Wednesday, May 26

American Torture Trials Finally Begin - but not where you'd expect

It's been a long time waiting for someone to held accountable for the torture and human rights violations we all know have been going on for some time. And today an actual torture trial is beginning, but it's happeneing nowhere near where most of us would expect...

You wouldn't think such a thing could've happened in America, such a thing shouldn't happen in America - but it did. Repeatedly.

Over 100 African-American men have raised allegations that they were tortured - using a hanging technique, mock executions with a shotgun barrel in their mouth and electro-shock of their testicles with a cattle prod - by a Chicago police unit led by Lt. Jon Burge.

Unfortunately today's trial isn't for those offenses as the statute of limitations has already run out on them, but instead this is an obstruction of justice and perjury case being handed by a prosecutor many of us are highly familiary with.

Federal Prosecutor Patrick Fitzgerald.

Fitzgerald also acknowledged that, at least in some respects, Burge was being charged with what was available to authorities now. The statute of limitations has expired on the torture itself, but prosecutors at least could hold him accountable for lying about it decades later.

A special prosecutors' report paid for by Cook County and released in 2006 concluded that dozens of suspects had been tortured by Chicago police but that no one could be prosecuted because the statute of limitations had run out.

Today's indictment gets around that legal problem by charging Burge with perjury, not with any instances of actual torture. Burge denied any torture took place while answering written questions in 2003 as part of the lawsuit filed by Hobley, one of the alleged victims. According to the indictment, the Hobley lawsuit included a specific allegation that police officers placed a plastic bag over Hobley's head until he lost consciousness. The indictment cites the questions and answers during the civil questioning, noting that Burge was asked whether he ever used torture methods--including beatings, the use of restraints or machines to deliver electric shocks--or whether other officers were involved.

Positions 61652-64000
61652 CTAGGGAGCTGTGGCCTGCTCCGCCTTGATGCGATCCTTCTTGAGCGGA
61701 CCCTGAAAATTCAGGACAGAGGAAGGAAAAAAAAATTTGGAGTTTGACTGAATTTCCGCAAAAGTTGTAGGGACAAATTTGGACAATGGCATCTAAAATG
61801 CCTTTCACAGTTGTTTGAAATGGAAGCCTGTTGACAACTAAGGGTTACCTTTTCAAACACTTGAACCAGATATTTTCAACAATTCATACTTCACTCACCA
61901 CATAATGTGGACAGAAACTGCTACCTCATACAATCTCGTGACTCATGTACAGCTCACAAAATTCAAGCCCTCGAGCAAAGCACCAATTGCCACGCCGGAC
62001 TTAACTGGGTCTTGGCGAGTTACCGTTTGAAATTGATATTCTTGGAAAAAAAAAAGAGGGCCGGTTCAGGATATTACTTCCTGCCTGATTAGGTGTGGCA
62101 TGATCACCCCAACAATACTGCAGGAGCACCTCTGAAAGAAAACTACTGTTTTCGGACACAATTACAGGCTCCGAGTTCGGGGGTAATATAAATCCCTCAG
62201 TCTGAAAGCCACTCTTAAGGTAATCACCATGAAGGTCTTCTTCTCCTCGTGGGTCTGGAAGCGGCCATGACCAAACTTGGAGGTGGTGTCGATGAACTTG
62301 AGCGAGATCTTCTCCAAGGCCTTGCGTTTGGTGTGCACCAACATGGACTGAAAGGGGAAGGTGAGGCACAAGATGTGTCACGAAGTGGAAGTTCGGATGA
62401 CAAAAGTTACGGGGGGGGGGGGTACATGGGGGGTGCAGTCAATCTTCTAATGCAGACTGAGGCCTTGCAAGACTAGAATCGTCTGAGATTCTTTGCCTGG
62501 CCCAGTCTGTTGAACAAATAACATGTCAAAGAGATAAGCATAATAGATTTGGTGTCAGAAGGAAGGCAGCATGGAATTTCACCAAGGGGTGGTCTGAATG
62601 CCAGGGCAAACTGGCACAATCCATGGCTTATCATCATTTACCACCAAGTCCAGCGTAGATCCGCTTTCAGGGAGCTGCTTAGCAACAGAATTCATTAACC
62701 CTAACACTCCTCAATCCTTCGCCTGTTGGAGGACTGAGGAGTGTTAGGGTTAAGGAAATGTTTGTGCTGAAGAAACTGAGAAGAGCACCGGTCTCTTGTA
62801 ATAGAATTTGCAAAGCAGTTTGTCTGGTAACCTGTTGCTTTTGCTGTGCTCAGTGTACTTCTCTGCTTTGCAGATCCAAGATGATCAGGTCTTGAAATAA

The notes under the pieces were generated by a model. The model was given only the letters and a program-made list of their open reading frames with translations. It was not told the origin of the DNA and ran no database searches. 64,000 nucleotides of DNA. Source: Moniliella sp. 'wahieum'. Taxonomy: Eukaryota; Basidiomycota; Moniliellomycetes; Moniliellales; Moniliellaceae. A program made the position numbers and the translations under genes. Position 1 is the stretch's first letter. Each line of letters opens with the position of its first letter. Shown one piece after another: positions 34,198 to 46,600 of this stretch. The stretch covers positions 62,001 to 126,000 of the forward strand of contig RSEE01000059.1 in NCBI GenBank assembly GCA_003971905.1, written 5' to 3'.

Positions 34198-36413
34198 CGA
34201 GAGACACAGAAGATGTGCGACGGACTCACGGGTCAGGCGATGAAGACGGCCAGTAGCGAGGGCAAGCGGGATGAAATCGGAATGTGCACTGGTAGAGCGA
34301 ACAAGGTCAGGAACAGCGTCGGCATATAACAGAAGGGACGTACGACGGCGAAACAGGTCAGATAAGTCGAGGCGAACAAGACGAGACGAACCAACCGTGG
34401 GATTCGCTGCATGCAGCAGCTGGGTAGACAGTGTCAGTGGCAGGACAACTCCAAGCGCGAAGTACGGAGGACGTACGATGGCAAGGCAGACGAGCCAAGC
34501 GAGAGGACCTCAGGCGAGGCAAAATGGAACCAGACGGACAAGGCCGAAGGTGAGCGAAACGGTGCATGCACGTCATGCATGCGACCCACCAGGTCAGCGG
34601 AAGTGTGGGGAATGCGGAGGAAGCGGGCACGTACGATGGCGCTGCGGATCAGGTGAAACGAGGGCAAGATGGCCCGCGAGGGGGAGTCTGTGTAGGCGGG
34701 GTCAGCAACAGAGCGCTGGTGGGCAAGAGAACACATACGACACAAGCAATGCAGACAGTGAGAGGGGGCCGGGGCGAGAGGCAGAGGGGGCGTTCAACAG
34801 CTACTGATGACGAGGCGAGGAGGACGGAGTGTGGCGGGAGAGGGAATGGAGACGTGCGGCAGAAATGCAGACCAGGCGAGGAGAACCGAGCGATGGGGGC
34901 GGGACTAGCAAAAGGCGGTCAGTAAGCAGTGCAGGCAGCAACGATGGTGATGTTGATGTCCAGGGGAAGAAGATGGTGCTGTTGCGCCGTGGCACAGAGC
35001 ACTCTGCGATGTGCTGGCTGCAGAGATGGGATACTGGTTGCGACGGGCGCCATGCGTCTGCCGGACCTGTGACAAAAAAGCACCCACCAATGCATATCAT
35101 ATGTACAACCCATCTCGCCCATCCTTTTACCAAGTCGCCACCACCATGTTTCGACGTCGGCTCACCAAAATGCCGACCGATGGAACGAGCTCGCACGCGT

Burge objected to the question as overly broad, and then answered: "I have never used any techniques set forth above as a means of improper coercion of suspects while in detention or during interrogation."

After returning from Vietnam where he was held as a P.O.W. and himself subjected to extreme "Harsh Interrogation" - Burge became a Chicago Police officer and began using some of the techniques he'd be shown on suspects in the South Side of Chicago in the early 70's.

This went on for decades, involving multiple officers and even prosecutors in the District Attorney's office who all aided in the coverup. To date only one police whistle-blower has been willing to come forward, although he remains a reluctant and unwilling witness even today.

As Flint Taylor attorney for many of the falsely accused and convicted men stated on Democracy Now.

FLINT TAYLOR: Well, all these years, the first time that anyone who worked with Burge came forward in any form was in 1989. And they—a detective anonymously wrote me and my partners, while we were on trial in a civil torture case, and told us about other victims of torture and told us that other men, including those who tortured Darrell, were participants in this ring of torture. That started our investigation, and it started us to unpeel the 110 victims of torture that we know about today. But no one—that man or woman didn’t come forward publicly. It was an anonymous contact. It was anonymous letters. And we never knew who that person was.

It wasn’t until 2004, after the men were pardoned and we had lawsuits for them, that we were able to go out and talk to retired detectives who were black, and they told us, now that they had retired, that they knew certain things. They had seen the torture box. They knew it was an open secret. They heard screaming. But Burge kept them out of the loop, because he knew—because they were African American, he didn’t trust them with the secret of the torture.

However, when the government investigated the case recently, with the power of immunity, the grant of immunity, they were able to get this white detective, who had been involved in several cases of where torture was alleged, including one that—of a victim who was going to testify for the government, and they gave him immunity, and apparently, although we haven’t seen the transcript, he reluctantly told what he knew about this incident of torture and perhaps others. Now, he is not a voluntary witness. He is not a happy witness. He is very scared. But we’re have hopeful that his testimony will be significant in terms of finally revealing at least one instance of torture from the inside and breaking the code of silence in that way. And if it is, and that’s what his testimony is, then it’s going to be obviously a significant crack in the conspiracy or code of silence.

This is an American Tragedy, dozens of innocent men wrongly convicted - some sent to Death Row, dozens of cases mishandled to the extent that Justice may never be properly served and very likely that the genuine guilty parties remained free and able to commit even more crimes as we saw when Richard Jewel was falsely accused of the Olympic Park Bombing and Robert Rudolph was left to kill again.. and again.

So far this has only been a local Chicago Story, but maybe it needs to be addressed nationally - if only we had a President who had some stake or familiarity with the issue having lived in an area like this one, one who could champion the cause of Justice, Fairness and the Rule of Law to Remove the Statute of Limitations on TORTURE so that credible cases could be prosecuted at anytime... anywhere....

Yeah, if only...


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